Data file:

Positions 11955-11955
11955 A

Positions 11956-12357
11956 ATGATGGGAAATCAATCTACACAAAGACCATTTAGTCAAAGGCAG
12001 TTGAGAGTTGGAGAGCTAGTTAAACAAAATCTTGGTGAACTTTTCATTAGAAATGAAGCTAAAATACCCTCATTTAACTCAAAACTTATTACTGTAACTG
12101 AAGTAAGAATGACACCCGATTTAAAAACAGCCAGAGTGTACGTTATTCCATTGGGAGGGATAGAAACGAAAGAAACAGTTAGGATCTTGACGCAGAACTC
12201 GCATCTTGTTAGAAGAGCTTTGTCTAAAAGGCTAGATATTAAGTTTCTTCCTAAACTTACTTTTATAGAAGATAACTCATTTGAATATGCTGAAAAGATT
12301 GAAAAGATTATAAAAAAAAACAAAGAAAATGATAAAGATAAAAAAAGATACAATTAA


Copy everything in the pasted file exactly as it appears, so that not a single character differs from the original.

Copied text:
Positions 11955-11955
11955 A

Positions 11956-12357
11956 ATGATGGGAAATCAATCTACACAAAGACCATTTAGTCAAAGGCAG
12001 TTGAGAGTTGGAGAGCTAGTTAAACAAAATCTTGGTGAACTTTTCATTAGAAATGAAGCTAAAATACCCTCATTTAACTCAAAACTTATTACTGTAACTG
12101 AAGTAAGAATGACACCCGATTTAAAAACAGCCAGAGTGTACGTTATTCCATTGGGAGGGATAGAAACGAAAGAAACAGTTAGGATCTTGACGCAGAACTC
12201 GCATCTTGTTAGAAGAGCTTTGTCTAAAAGGCTAGATATTAAGTTTCTTCCTAAACTTACTTTTATAGAAGATAACTCATTTGAATATGCTGAAAAGATT
12301 GAAAAGATTATAAAAAAAAACAAAGAAAATGATAAAGATAAAAAAAGATACAATTAA